9 Circles of Hell, Canto, classical literature, Dante Alighieri, Dante club, Divine Comedy, Inferno, Italian poetry, John Ciardi, Mary Jo Bang, Medieval studies, Purgatory, South Park, The Poet's Dante, Wizard of Oz
With Halloween upon us, what better time to voyage through Hell?
I recently picked up a copy of poet Mary Jo Bang‘s 2012 translation of Inferno, the famed masterpiece of 14th century Italian Dante Alighieri.
Only the first part in the trilogy that is the often-studied Divine Comedy (the other parts are Purgatory and Paradise), Bang’s translation brings a freshness to the text that makes it agruably the most readable (and enjoyable) translation that I have run across yet.
With references to South Park, The Wizard of Oz and various rock legends such as Jagger and McCartney, it’s a great choice for readers new to the classic work and even interesting enough for high school students to tackle, especially if they are fantasy/horror enthusiasts or [budding] poets themselves.
For a glimpse of Bang’s style, here’s the opening of Canto XXXII (where Dante with his guide enters the 9th and final circle). It begins:
If I could create some death metal vocals
With guttural growls to match this dismal pit
That bears the weight of all the rock above,
I’d be better able to eke out the essence
Of my impressions. Since I can’t do that,
I’m reluctant to even try to speak.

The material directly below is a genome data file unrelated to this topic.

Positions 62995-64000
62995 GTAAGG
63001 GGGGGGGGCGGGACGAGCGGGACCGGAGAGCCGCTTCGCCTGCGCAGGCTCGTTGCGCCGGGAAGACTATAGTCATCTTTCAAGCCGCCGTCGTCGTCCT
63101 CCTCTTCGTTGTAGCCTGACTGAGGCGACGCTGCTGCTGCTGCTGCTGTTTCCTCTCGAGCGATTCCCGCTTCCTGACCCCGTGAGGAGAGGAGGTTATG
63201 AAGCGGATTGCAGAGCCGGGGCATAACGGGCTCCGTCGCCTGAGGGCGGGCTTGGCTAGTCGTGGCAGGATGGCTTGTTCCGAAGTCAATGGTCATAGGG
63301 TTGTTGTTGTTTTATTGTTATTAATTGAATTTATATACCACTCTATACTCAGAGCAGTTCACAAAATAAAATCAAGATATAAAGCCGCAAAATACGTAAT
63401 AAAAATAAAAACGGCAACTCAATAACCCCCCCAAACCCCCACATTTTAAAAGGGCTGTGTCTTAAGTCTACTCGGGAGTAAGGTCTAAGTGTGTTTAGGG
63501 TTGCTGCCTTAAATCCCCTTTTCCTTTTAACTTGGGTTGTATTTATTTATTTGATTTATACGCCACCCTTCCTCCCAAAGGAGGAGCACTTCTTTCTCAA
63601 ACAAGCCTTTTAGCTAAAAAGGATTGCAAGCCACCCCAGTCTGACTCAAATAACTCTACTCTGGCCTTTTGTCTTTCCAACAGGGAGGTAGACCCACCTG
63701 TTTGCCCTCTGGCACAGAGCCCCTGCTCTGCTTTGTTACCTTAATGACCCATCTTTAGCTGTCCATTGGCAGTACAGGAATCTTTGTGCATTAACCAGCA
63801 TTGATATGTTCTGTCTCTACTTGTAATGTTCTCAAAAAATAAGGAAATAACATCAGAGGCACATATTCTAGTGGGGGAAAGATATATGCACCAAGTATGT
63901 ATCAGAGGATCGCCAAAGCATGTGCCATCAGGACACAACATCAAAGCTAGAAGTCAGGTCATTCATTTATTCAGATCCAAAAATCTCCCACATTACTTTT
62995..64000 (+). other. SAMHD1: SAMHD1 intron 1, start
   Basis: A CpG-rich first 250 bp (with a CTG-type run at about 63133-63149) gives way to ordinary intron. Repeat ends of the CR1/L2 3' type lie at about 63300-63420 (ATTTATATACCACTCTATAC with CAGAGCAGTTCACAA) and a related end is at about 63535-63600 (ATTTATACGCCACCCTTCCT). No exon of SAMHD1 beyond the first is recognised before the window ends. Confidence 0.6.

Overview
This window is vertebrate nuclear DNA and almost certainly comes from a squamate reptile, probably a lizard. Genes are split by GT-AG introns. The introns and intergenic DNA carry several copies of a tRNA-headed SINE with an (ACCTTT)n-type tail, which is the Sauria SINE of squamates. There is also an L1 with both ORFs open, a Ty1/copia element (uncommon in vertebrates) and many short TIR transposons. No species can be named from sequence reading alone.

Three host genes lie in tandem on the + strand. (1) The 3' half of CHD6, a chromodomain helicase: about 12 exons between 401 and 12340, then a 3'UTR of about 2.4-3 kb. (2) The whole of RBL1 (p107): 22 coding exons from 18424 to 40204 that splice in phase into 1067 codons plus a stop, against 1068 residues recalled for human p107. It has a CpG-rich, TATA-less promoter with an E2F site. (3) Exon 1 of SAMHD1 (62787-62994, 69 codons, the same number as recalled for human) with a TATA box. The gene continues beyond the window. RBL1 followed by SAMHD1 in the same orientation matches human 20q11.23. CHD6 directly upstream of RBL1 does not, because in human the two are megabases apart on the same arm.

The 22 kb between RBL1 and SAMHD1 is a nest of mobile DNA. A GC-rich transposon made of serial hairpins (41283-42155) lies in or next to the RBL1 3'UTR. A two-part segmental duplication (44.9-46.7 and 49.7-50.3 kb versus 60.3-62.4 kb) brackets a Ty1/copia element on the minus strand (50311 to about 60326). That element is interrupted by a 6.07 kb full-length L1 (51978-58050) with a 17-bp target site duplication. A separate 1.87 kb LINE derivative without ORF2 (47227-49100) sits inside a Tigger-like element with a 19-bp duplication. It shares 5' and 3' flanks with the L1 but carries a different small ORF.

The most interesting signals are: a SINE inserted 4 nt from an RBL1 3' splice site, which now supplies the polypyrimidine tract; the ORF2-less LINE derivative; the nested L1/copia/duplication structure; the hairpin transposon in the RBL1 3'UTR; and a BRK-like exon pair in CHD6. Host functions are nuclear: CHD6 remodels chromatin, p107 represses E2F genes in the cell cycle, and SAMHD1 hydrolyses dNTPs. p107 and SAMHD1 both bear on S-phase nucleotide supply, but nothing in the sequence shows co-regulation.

Compare this to say, poet John Ciardi’s 1954 translation, which reads:
If I had rhymes as harsh and horrible
as the hard fact of that final dismal hole
which bears the weight of all the steeps of Hell,
I might more fully press the sap and substance
from my conception; but since I must do
without them, I begin with some reluctance.
You can feel the difference in tone and imagery. I find Bang’s rendering much more approachable, relevant, fun. And with the many web resources available, you may choose to flesh out her notes with “studies” of your own.
I would recommend Danteworlds, The Princeton Dante Project, The World of Dante and Digital Dante as good starting points.
And for more on Dante in contemporary culture, see Dante Today hosted by Bowdoin College. They have great notes on modern interpretations such as the 9 Circles of Hell Rendered in Lego.
Still want more? Try The Poet’s Dante, Introductory Papers on Dante or Matthew Pearl’s historical novel The Dante Club.
Also, if you have a favorite version of Inferno, The Divine Comedy or a link about Dante you’d like to share, I’d love to hear from you. I’d be equally happy to see poems (yours or other’s) and even artwork based on any of Dante’s writings as well. Please post. That means you!